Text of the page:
Cigarette smoking is shown to reduce serum urate. However, its impact on risk of gout is unknown. We prospectively examined the relationship between cigarette smoking and gout risk in this Asian cohort.
We analyzed the data from the Singapore Chinese Health Study, a cohort of 63,257 Chinese ages 45-74 years at recruitment in 1993-1998. Information on cigarette smoking and other lifestyle factors was collected through in-person interviews at recruitment. This analysis included 53,213 participants who took part in either the first followup (1999-2004) and/or the second followup interviews (2006-2010). Cox proportional hazards models were used to assess the relationship between cigarette smoking and gout risk.
A total of 2,244 incident cases of physician-diagnosed gout were identified after a mean followup of 11.1 years. Among men, compared to never smokers, the risk of gout in current smokers was decreased by 27% (hazard ratio [HR] 0.73 [95% confidence interval (95% CI) 0.63-0.84]). This risk reduction was greater in lean male smokers (HR 0.69 [95% CI 0.57-0.83]) than overweight smokers (HR 0.87 [95% CI 0.67-1.13]) (P = 0.09 for interaction). This inverse association with smoking was rapidly attenuated to become null even in former smokers who had recently quit smoking. Conversely, there was no association between smoking and gout risk in women. In a companion cross-sectional study, current smokers had significantly lower levels of serum urate than former and never smokers, and this observation was present in men and not women.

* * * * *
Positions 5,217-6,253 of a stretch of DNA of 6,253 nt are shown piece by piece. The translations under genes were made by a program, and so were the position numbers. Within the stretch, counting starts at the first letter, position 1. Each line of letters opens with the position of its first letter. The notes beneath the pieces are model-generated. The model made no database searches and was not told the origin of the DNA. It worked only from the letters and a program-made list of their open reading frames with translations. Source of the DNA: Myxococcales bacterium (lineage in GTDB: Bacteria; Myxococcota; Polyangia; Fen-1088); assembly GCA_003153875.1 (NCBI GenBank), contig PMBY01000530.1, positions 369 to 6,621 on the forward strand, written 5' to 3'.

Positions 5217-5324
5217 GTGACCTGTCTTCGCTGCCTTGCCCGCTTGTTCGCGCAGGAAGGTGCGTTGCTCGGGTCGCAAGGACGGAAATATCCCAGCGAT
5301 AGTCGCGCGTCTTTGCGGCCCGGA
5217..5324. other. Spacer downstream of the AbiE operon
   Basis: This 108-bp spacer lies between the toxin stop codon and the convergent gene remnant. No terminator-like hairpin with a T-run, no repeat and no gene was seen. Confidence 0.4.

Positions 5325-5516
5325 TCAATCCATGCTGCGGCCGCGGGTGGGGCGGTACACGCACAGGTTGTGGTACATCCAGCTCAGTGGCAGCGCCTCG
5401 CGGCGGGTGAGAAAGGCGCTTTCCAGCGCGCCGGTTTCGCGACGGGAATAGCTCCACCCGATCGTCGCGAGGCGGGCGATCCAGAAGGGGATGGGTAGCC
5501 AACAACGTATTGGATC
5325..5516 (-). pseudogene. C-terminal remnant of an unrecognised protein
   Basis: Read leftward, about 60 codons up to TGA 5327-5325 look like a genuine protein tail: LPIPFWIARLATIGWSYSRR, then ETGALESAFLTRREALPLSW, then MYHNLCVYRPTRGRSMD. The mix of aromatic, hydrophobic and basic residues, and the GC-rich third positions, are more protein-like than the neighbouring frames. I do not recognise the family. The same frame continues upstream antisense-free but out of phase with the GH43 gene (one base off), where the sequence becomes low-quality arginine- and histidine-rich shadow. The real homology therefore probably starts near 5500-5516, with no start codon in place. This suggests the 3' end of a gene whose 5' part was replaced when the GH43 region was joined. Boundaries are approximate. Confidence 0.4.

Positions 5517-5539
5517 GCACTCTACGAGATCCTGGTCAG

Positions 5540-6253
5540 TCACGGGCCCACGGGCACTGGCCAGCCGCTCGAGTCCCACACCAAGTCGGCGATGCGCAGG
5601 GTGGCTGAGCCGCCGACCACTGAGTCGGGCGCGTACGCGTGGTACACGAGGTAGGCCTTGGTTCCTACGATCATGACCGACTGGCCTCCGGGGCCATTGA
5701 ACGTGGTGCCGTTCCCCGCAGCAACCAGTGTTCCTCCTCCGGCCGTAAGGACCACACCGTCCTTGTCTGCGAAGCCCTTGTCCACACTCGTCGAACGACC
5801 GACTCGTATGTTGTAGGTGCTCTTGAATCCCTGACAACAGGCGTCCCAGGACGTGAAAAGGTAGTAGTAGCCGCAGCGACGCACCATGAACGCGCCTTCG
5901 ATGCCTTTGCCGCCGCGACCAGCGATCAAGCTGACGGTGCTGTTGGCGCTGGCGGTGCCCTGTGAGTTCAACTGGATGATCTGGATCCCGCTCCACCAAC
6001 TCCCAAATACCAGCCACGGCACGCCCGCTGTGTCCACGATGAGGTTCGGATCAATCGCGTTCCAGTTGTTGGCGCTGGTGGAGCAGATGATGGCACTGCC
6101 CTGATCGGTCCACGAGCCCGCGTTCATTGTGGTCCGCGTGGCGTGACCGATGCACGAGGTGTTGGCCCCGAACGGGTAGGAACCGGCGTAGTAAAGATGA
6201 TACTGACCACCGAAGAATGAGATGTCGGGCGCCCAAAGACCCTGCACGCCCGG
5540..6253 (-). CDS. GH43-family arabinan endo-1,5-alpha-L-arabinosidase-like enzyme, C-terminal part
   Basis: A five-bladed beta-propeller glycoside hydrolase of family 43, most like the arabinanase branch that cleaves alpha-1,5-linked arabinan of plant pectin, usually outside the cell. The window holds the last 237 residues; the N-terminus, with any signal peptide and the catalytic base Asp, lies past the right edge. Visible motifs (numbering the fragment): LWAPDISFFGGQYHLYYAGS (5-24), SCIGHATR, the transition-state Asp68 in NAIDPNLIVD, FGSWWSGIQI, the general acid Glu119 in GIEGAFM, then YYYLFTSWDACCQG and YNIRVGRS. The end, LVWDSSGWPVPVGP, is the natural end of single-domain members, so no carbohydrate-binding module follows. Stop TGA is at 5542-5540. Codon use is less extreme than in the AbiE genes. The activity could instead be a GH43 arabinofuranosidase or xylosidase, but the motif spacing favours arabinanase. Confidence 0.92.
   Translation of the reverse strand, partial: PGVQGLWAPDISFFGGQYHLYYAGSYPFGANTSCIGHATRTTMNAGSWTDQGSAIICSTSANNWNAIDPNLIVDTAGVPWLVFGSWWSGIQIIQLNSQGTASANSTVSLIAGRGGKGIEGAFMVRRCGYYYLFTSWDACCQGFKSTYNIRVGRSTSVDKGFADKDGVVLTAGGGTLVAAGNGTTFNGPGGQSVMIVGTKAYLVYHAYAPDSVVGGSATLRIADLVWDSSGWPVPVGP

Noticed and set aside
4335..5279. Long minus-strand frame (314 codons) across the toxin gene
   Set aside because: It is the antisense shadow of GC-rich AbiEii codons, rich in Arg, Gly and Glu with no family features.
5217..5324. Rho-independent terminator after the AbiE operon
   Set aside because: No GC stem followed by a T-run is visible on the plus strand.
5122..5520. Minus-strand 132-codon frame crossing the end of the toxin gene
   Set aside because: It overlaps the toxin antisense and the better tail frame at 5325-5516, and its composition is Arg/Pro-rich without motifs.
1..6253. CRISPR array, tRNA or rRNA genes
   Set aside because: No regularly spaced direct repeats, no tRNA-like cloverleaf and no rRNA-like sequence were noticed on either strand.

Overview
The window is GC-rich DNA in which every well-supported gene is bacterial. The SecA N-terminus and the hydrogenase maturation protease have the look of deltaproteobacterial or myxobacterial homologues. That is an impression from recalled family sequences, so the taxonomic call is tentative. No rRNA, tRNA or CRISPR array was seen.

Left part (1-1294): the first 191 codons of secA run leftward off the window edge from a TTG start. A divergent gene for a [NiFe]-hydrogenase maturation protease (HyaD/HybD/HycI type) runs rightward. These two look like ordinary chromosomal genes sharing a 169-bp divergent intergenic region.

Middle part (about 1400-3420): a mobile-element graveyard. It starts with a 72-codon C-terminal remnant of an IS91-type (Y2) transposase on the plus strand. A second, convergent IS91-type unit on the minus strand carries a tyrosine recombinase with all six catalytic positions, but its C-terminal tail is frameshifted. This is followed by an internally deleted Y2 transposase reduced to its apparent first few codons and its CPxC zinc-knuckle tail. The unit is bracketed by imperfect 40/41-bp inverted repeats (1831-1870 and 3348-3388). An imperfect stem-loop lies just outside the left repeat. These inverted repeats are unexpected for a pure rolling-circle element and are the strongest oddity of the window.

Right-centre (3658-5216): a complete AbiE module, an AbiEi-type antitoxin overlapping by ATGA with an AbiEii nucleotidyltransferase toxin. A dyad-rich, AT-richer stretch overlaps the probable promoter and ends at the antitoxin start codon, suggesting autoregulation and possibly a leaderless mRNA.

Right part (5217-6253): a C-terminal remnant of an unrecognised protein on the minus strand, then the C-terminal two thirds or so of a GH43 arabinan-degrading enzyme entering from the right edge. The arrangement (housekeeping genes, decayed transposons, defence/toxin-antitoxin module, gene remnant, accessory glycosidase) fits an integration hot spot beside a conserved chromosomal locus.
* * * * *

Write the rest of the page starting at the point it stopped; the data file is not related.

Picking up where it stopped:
Current smoking is associated with lower risk of gout in men in this Asian cohort.